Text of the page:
Spring Plumbing Tips

During this time of year, most people are looking to clean up and clean out, finding things they don’t have use for and throwing them away, or in some cases, finally figuring out a way to use what they have in a better way. Service Line Warranties of Canada is doing some spring cleaning of its own. We are working on revamping and improving our blogs and social media, and we will be debuting our new format next week!

This week check out some helpful spring plumbing tips:

Indoors

  • Clean all drain strainers in the sink and showers to prevent hair, soap and debris from clogging drain lines.
  • Check toilets for leaks by adding a few drops of food coloring to the toilet tank. If the color appears in the bowl within 30 minutes, you have a leak.
  • Clear mineral deposits from shower heads by soaking them in a plastic bag with vinegar overnight and then gently scrubbing with a toothbrush.
  • Check appliances with water hoses, such as the washing machine, ice maker and dishwasher, for bulges, leaks and hose weakness.
  • Clean the washing machine tub and lint trap to maximize performance.
  • Pour a gallon of water into infrequently used drains, including floor drains, to fill the trap and prevent odors. Slow floor drains should be snaked so they perform as expected in the event of a flood.
  • Inspect your home for leaks by taking a water meter reading before bed and then again the next morning where no water was used overnight. If the reading has changed, you have a leak.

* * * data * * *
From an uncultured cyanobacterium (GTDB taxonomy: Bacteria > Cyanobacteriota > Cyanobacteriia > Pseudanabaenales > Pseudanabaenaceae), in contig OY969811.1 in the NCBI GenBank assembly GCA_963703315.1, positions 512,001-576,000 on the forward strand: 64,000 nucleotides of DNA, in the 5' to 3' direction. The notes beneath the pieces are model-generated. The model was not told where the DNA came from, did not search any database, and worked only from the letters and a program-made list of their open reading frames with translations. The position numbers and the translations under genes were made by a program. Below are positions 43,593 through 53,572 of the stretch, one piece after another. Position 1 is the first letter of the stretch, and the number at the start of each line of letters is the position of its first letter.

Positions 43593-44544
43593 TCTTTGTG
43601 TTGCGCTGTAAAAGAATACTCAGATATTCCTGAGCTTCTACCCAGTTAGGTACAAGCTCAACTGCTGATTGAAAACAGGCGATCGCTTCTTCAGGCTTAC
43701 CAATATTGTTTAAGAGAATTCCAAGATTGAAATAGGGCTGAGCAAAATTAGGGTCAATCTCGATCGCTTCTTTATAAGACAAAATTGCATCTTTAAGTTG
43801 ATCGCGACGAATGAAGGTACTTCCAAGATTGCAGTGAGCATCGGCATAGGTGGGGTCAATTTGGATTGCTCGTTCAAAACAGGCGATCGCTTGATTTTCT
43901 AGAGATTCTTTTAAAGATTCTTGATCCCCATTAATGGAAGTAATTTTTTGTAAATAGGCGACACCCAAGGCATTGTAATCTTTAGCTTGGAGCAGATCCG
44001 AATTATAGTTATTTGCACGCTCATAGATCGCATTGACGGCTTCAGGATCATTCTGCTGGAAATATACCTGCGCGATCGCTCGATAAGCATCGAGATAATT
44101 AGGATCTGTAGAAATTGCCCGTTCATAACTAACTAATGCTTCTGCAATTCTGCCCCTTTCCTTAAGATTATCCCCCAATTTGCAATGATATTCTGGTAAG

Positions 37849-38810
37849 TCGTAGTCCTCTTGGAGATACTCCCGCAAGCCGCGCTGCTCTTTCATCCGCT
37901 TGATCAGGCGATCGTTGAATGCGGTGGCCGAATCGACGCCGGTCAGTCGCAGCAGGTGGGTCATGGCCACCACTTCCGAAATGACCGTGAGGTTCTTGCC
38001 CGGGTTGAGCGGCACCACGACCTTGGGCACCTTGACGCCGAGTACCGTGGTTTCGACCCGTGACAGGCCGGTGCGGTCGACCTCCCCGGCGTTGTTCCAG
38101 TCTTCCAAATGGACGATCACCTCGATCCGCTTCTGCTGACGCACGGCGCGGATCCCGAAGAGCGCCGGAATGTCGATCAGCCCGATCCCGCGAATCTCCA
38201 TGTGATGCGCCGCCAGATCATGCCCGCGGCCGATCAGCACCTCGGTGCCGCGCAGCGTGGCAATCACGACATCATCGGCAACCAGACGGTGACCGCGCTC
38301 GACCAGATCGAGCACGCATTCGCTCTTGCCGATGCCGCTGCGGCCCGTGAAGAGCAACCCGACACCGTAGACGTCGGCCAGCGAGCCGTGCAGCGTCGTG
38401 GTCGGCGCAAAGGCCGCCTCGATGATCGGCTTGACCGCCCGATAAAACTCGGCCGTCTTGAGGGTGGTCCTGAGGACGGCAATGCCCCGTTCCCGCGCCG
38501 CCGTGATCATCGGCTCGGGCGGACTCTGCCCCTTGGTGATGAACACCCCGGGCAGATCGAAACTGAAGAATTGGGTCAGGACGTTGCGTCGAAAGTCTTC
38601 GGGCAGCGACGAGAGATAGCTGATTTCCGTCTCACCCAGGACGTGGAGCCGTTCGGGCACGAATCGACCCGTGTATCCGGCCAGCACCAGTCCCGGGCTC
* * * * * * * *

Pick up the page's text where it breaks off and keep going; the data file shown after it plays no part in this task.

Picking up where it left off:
Outside

  • Make sure yard drains, gutters and downspouts are clear and free of leaks and debris from the winter months.
  • Check outdoor faucets and hoses for cracks or leaks.
  • Check for unusually damp spots or soft ground in the yard, which may indicate a plumbing problem.

 

For more information on other ways to be prepared for spring, visit www.slwofc.ca.

Don’t Burn the House Down!

It’s been a rough winter in Canada with frigid temperatures causing many water lines to freeze.

When water lines freeze, many homeowners think they can just fix the problem themselves, but as two Hamilton homeowners found out – it’s not that easy and you could potentially cause a lot of damage.

Just a few weeks ago, two homeowners set their houses on fire while trying to thaw frozen water pipes after the temperature dipped to minus 23 degrees Celsius. Thankfully no one was injured, but the blazes caused more than $160,000 in damages and left homeowners out in the cold seeking temporary shelter.